15 Jun

Suheir Hammad: Poems of war, peace, women, power

Ever wonder if there’s more to life than the coincidence of related events?  That somehow opportunities lay out in a pattern where the expectation is that it’s random?

This isn’t a poem or anything, but for whatever reason it is on the brain.  Mostly because poems have entered my life almost daily since I posted last week.

This Monday I noticed, at last minute, an invite from my friend Megan to attend the Rowers Pub Reading Series.  As I don’t see the event listed on their website, I can only assume it was meant to be a ‘closed’ event as it detailed the change of the guard of it’s executive. 

Nonetheless, you can learn more about this group of Toronto based poets here:

Quite obviously, there was a lot of poems, jokes and stories that were told.  I can see why poets actually become poets, there is a lifestyle here.  There is a group of friends to meet with, visitors from out of town who congregate to interact with and performances to be made or entertained by.  I was told afterwards that there were chapbooks for sale as well that I had missed. 

And to be honest, I had no idea what a chapbook was (so I asked).  You can find it’s definition here:

As last week I covered a spoken word poetry TED Talk, hearing about two dozen poems at the start of the week and so I decided to spend one last entry on the subject of Poetry this week.

You can find this poetry link here:

Length: 5 Minutes, 53 Seconds

Date: Dec 2010

One Sentence Summary: “The title is suiting, poems of war, peace, women, power.”

It’s a cheat to stick with the title that was given to it at TED, but to be honest, I’m still trying to wrap my mind around poetry.

You see, when it comes to poetry, I JUST DON’T GET IT.

I’ve written poetry before, I’ve read poetry from many authors and I even have a few books about poetry sitting on my shelf.  But as much as I ‘know’ poetry and its methodologies/reasoning/beats of performance, there is something that I am missing.

It is a desiderata of missing understanding, there is a search for something missing here.  (Odd, I just reread Desiderata of Happiness just the other day too).

Desiderata of Happiness poem:

Look, I consider myself a tech guy.  A computer nerd.  I type faster than some people speak, and I keep to update on virtually everything in tech news/YouTube/E3 (well, video games in general)/media/uh, random crap.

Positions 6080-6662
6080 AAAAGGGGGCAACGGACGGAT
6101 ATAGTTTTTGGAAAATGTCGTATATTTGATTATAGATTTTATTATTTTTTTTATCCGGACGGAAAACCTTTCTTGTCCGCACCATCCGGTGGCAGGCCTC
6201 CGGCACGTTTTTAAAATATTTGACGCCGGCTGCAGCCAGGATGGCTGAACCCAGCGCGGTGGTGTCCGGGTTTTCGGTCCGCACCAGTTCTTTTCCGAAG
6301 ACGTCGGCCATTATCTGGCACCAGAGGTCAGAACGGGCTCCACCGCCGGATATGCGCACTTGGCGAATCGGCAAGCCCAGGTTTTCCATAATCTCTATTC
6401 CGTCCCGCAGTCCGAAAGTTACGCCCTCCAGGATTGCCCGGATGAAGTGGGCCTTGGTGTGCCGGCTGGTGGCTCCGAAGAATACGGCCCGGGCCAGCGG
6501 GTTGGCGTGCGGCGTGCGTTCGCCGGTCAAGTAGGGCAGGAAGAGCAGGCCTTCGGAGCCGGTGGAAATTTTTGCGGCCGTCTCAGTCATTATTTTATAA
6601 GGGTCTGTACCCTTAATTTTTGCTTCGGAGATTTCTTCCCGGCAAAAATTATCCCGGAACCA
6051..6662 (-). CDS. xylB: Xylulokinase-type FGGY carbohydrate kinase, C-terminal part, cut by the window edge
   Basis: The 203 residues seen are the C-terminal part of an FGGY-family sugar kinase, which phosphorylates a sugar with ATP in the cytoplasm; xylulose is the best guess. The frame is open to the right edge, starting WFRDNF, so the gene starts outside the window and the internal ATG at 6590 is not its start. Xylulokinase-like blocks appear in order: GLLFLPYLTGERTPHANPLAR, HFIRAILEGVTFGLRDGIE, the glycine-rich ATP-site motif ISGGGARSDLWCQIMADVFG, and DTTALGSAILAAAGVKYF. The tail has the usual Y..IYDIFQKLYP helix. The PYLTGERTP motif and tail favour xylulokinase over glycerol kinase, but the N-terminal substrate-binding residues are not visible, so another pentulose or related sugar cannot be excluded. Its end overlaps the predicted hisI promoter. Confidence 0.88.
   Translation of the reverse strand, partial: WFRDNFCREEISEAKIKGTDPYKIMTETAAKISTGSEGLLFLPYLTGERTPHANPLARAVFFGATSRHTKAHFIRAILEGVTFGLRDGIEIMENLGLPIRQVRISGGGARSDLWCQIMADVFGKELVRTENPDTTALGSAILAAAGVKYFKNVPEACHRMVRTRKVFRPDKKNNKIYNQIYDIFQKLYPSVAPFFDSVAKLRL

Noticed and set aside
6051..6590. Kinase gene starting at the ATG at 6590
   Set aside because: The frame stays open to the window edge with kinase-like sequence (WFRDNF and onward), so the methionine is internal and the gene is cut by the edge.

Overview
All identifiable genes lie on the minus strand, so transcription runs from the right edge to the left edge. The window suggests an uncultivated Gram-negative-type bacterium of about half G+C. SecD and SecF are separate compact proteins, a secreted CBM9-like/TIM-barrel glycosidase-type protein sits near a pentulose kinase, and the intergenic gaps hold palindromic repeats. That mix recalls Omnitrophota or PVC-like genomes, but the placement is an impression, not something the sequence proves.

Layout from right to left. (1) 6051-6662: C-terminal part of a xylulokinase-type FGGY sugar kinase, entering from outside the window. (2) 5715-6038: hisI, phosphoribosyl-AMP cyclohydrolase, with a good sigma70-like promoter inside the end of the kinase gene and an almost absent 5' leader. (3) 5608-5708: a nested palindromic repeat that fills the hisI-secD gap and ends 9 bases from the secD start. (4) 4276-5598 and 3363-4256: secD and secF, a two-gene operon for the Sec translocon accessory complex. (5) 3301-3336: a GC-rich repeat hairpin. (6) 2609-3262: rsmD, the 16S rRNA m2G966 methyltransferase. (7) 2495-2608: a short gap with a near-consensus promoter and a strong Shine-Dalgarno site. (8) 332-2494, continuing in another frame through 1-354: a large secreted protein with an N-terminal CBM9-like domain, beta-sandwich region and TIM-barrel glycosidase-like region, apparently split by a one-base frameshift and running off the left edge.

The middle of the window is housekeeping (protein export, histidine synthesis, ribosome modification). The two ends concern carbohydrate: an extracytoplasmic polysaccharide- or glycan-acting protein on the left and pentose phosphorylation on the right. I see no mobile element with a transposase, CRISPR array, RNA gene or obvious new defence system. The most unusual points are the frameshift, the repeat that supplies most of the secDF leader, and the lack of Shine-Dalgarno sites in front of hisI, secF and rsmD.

And yet I find the dancing verbal tantalization of prose to be fascinating, it is definitely something decidedly different from what I’m used.  (and now I’m just playing with my sentences like a high school student)

As poetry in itself an art form, I will have to slide into the category that I simply enjoy live performance and forgive the why.  As it isn’t exactly a pertinent question to be answered, I can find the answer of ‘why I like poetry’ on another night.

“I, why?” – anonymous

I think the above is the world’s shortest poem.  Heck, I’m not even sure if it is real.  All I remember is my grade 10 teacher writing it on the chalkboard claiming that is what is was.

As Hammad’s poems, they are quite intense.  I see a great deal of verbal / cerebral pleasing moments for her as she speaks.  She talks to the TED audience like she was at a cafe or smoking bar.

And this is an interesting contrast from last week.  I didn’t realize it as much then, but I think that felt more like a classroom setting as opposed to this one.  There is a lot of comfort here, like glasses filled with beer or spirits are being passed along in the back row. 

And despite this casual feeling, the poems involved are so much not.  These are very real, very intense subject matter.  Yet the cascade of images presented in such a manner that the journey you take isn’t scary, or funny, it is a very different ride altogether.

What caught me off guard:

It’s hard to say a poem or a presentation with poems can catch one off guard.  Hammad doesn’t go into the details of why she is speaking at a TED event nor does she appear to be directly interfacing with the audience.  In some cases a TED speaker will speak to the audience, like there is ray of light between the two and the audience is about to convey something back.

In this case, she speaks knowing her audience is out there, but they will remain in the dark.  (Well, except to make some noise)


Suheir Hammad’s profile on TED is here:

Her wiki page too:

Hammad’s enunciation first caught my attention and then the subject matter of the poem.  It isn’t exactly clear where she is going (at least, not to me), so the journey becomes rather interesting  As I said, poetry eludes me so I find myself a bit fascinated.

So now that it’s been discussed, what can we do?

To be honest, I think I’m going to switch gears and start reading something high tech or literal next week.  All this poetry has filled my chapbook of a mind quite full.


-Updated every Friday

PS> My own little poem.

“TED.  Said.”  – ED

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Posted by on June 15, 2012 in Uncategorized



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